Saving Lives through Early Detection of Gastric Cancer Cells


A new method for identifying gastric cancer cells within minutes and more accurately than by using traditional methods is underway at the City University of Hong Kong (CityU).

Led by Professor Li Wen Jung of the Department of Mechanical Engineering and Associate Provost (Institutional Initiatives), with collaborators from the Shenyang Institute of Automation (SIA) of the Chinese Academy of Sciences (CAS) and First Hospital of China Medical University (FHCMU), the research has been published in Science Advances.

“The aim is to reduce the number of deaths due to gastric cancer, one of the leading causes of cancer deaths worldwide,” said Professor Li, a co-contact author on the publication titled “Detection and isolation of free cancer cells from ascites and peritoneal lavages using optically induced electrokinetics (OEK)”.

Professor Li first set up the OEK system in CityU in 2012. With the support of the CAS-Croucher Funding Scheme, he later replicated the system at the Joint Laboratory co-established by CityU and SIA in Shenyang, where the experiments of this study were formed.

Around 800,000 deaths a year are recorded worldwide from gastric cancer, the third highest rate among cancer deaths. The novel procedure developed by the joint team uses a new kind of OEK microfluidic method to isolate cancer cells from the stomach area.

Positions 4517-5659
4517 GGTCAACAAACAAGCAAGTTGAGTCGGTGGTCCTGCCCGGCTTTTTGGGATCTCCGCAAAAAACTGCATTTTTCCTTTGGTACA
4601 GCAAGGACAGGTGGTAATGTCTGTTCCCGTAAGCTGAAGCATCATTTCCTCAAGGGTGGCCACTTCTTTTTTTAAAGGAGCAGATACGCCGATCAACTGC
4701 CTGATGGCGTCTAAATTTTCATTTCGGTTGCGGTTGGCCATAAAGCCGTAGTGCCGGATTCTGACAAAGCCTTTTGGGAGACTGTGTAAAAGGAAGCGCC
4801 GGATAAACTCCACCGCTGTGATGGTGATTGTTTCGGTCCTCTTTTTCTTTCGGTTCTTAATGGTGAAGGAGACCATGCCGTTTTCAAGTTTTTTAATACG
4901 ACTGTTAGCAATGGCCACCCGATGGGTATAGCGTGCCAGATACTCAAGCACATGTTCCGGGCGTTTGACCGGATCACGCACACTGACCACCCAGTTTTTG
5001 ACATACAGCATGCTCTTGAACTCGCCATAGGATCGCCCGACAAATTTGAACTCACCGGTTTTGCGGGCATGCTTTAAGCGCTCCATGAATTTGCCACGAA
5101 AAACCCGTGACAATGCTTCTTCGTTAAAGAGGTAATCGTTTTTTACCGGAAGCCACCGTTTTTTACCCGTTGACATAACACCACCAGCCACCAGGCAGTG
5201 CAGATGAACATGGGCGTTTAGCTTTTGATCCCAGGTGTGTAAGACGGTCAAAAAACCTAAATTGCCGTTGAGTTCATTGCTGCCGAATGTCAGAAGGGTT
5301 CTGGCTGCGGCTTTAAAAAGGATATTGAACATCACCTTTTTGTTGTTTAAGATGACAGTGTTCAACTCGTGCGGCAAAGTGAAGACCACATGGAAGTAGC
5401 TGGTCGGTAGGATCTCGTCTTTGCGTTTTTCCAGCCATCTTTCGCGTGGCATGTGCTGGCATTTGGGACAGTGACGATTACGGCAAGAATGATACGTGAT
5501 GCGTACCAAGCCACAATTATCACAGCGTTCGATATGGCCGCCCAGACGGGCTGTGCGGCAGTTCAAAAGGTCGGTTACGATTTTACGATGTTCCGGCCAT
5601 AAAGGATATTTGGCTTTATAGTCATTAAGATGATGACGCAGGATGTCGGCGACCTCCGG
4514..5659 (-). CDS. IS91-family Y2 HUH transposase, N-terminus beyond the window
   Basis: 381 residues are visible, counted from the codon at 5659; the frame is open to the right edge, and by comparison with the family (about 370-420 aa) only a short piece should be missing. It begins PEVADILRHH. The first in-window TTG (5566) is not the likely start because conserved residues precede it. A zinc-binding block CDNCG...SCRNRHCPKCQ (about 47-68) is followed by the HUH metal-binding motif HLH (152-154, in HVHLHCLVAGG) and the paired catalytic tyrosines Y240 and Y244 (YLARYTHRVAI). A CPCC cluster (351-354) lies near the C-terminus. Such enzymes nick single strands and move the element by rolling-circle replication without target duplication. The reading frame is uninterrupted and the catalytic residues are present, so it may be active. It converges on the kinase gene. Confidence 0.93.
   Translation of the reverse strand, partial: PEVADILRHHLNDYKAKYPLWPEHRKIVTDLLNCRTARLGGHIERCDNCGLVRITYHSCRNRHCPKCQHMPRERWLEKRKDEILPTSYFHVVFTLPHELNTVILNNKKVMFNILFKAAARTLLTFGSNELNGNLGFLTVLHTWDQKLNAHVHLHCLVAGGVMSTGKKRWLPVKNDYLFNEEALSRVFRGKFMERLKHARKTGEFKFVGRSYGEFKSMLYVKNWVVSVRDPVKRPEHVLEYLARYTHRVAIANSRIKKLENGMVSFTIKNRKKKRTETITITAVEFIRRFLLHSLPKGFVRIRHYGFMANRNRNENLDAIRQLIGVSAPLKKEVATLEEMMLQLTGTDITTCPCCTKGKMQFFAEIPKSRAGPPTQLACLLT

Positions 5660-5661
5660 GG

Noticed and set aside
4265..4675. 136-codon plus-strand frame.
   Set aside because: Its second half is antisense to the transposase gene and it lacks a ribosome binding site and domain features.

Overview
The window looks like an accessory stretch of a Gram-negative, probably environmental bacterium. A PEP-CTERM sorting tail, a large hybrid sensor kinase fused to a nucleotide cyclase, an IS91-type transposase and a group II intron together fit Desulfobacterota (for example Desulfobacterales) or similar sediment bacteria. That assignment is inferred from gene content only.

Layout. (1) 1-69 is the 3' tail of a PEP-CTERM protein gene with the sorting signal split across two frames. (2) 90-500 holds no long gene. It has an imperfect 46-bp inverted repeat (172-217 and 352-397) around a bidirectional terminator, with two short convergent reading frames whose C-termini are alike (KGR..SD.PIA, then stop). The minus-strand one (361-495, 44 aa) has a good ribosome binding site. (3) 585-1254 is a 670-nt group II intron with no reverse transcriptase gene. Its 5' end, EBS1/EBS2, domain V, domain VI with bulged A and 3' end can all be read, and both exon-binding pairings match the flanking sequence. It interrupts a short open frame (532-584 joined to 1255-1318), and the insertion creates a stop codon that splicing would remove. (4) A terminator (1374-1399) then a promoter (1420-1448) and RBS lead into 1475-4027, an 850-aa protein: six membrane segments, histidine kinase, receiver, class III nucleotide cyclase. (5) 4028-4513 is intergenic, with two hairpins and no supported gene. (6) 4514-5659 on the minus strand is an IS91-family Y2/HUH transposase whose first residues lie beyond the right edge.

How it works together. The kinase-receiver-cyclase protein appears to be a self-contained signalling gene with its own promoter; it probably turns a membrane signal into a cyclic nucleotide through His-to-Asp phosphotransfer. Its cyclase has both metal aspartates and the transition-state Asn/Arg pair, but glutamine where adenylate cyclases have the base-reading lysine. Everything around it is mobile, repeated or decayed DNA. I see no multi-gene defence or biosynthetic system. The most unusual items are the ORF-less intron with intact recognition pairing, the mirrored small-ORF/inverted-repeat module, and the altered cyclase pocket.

Gastric cancer is often hard to diagnose because current approaches are not sensitive enough to spot malignant cells.

However, the OEK method is a new technique that could be integrated with “lab-on-a-chip” systems that offers researchers opportunities to manipulate objects within a micro and nanoscale bioengineering environment.

The rationale for applying OEK to gastric cancer is that these cells are not the same size and, crucially, possess different electrical characteristics to other cells in the peritoneal region.

“When compared to traditional methods for spotting gastric cancer cells, our OEK microfluidic method is more sensitive when looking at electrical characteristics. Using this technique, we have been able to separate gastric cancer cells from other cells in six patients with ascites [abnormal buildup of abdominal fluid] with a purity of over 70%,” he said.

The new method is appealing because it is quick and non-invasive. In fact, within five minutes, it can separate out the gastric cancer cells on the OEK microfluidic chip.

“The study has benefited from working with doctors and patients at the FHCMU in Shenyang where medical staff have been impressed with the results,” Professor Li said. The principal collaborator from the FHCMU is Professor Wang Zhenning, who is also a co-contact author on the publication.

“Our hope is that our research will speed up the diagnosis of gastric cancer and save lives.”